“The sad part of all of it is that Wimbledon felt more like a relief at that stage of my career than a celebration. I wouldn’t say relief trumped it. Relief was a significant component of what I felt, and that is the unfortunate part.”
Darkness before another dawn
The 1992 Wimbledon title was expected to kick-start a consistent run on the court for Agassi. But that didn’t quite happen. He managed to win the 1994 US Open, 1995 Australian Open, the 1996 Olympics gold medal, and even reached the No 1 ranking. But these successes brought along with them plenty of setbacks as well. In 1997, his wrist injury resurfaced and he could play just 24 matches during the season. The worst was yet to come, though. That year, he even failed an ATP drug test and would later go on to admit that he had been using crystal methamphetamine.
Fortunately, for him as well as the sport, Agassi didn’t allow that dark phase to spiral his career into oblivion. He went back to the Challenger circuit to work on his game. In 1998, he came back after working hard on his physical fitness and mental health to climb from 110 in the rankings to No 6. He won five titles that year and had started to once again look like the player he was always meant to be.
And then came French Open 1999, which helped him create history and established him as one of the sport’s all-time greats.
Clay had always been a surface he thrived on – it was at the French Open that he reached his first Grand Slam semi-final (1988) and final (1990). On May 24, 1999, he finally got his hands on the La Coupe des Mousquetaires trophy by coming back from two sets down to defeat Andrei Medvedev in a final. He became the first man since Rod Laver to win all four Majors in the Open Era. It was an incredible return to glory for the American, who was down in the dumps not long before.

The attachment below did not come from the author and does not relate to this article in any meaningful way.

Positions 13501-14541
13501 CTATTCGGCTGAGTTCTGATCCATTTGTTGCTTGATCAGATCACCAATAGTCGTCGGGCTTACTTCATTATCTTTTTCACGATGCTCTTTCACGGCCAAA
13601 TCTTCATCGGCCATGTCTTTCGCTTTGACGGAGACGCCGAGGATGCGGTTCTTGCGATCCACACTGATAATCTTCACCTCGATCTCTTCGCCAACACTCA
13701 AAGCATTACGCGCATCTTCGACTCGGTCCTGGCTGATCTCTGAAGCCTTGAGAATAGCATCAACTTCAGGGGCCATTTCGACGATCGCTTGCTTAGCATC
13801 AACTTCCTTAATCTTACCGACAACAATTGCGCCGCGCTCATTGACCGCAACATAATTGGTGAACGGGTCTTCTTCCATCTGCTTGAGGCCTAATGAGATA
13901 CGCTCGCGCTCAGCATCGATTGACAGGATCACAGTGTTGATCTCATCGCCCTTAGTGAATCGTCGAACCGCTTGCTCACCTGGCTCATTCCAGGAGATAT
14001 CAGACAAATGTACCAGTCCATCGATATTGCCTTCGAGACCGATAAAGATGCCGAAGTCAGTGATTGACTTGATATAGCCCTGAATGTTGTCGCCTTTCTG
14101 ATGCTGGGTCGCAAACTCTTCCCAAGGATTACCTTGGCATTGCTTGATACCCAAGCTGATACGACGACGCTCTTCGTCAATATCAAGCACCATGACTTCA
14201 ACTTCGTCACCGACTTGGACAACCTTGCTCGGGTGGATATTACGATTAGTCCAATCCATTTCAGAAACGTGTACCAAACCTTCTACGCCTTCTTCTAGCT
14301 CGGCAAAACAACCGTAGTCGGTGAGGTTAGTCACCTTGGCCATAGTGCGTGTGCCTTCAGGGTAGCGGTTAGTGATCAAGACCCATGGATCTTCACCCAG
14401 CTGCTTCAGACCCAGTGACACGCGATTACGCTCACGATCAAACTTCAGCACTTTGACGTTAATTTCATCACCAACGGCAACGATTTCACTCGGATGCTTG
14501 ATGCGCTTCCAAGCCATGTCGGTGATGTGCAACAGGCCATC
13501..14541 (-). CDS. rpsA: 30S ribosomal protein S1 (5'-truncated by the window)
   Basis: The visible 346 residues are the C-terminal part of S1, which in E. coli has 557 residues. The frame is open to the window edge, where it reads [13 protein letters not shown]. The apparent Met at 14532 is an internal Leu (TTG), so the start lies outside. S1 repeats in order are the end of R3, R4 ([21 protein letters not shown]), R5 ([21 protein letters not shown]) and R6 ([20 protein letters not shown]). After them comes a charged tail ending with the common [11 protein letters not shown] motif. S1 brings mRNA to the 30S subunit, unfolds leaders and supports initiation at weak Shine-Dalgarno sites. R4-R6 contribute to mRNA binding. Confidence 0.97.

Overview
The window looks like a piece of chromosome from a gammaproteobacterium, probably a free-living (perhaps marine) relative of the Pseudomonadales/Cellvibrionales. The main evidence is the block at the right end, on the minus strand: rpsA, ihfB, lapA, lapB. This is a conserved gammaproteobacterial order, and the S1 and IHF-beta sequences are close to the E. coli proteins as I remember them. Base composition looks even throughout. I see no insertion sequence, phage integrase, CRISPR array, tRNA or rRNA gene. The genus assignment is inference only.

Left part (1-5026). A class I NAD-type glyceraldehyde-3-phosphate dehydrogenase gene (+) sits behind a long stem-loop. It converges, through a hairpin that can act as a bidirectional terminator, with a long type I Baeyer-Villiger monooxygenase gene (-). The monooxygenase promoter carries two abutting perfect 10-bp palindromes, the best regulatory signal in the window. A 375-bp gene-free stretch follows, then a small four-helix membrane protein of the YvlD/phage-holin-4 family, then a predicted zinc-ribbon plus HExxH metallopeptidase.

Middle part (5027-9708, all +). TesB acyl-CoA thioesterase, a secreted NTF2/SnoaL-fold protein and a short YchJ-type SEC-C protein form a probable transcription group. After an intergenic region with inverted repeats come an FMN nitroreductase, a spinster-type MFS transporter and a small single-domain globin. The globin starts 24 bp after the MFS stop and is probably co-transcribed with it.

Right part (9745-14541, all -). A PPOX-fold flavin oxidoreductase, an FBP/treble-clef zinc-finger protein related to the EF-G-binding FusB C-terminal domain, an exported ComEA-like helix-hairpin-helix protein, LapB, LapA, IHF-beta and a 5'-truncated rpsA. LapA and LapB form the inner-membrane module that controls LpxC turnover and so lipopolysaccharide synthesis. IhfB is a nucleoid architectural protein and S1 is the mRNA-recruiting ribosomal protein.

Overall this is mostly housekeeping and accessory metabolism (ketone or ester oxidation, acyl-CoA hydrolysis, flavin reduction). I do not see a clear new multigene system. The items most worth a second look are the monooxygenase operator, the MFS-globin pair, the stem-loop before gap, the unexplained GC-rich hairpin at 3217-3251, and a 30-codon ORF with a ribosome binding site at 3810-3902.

“It was the greatest moment on the court for me because there were so many things I was overcoming,” Agassi would admit in an interview with Eurosport years later. “I should have won it ten years earlier but I didn’t. I had climbed my way back from 140-something in the rankings and felt that it was probably my last chance. That match came with a lot of pressure. But that victory gave me a sense that I would never again have any regrets on the court. It freed me to play inspired tennis from there on.”
The 1999 French Open success wasn’t the end of the roller-coaster ride for Agassi. Grand Slam titles, injuries and bouts of disinterest in the sport remained the central theme of his chequered career.
At the end of it all, though, after adding four more Majors to his tally, he admitted that the 1992 Wimbledon and 1999 French Open titles were his biggest achievements in tennis.
“I value a trophy by what it took out of me,” Agassi said in that interview with NYT. “Wimbledon 1992 is up there with the French Open in 1999. That’s how much they mean to me. They are a reminder, a reminder of what we can overcome if we just refuse to quit.”